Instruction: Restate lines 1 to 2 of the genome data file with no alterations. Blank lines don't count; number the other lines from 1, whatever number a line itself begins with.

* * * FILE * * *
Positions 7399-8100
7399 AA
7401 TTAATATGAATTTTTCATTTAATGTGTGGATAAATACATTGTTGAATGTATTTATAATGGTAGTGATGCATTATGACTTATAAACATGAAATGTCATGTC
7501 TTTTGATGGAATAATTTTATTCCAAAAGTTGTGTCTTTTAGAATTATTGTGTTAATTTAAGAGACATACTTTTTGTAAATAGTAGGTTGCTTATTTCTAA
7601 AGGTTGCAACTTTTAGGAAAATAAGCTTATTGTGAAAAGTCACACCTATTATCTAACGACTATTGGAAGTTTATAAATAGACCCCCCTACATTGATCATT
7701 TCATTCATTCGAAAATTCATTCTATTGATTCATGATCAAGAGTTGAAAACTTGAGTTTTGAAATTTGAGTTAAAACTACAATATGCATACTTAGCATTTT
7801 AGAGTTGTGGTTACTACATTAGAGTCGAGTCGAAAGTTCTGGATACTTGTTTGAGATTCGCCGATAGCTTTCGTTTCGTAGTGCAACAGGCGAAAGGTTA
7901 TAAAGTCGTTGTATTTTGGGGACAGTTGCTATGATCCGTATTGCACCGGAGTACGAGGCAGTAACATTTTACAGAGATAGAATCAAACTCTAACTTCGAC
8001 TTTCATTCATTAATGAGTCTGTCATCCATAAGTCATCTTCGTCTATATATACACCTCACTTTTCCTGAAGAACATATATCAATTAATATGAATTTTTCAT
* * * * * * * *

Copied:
Positions 7399-8100
7399 AA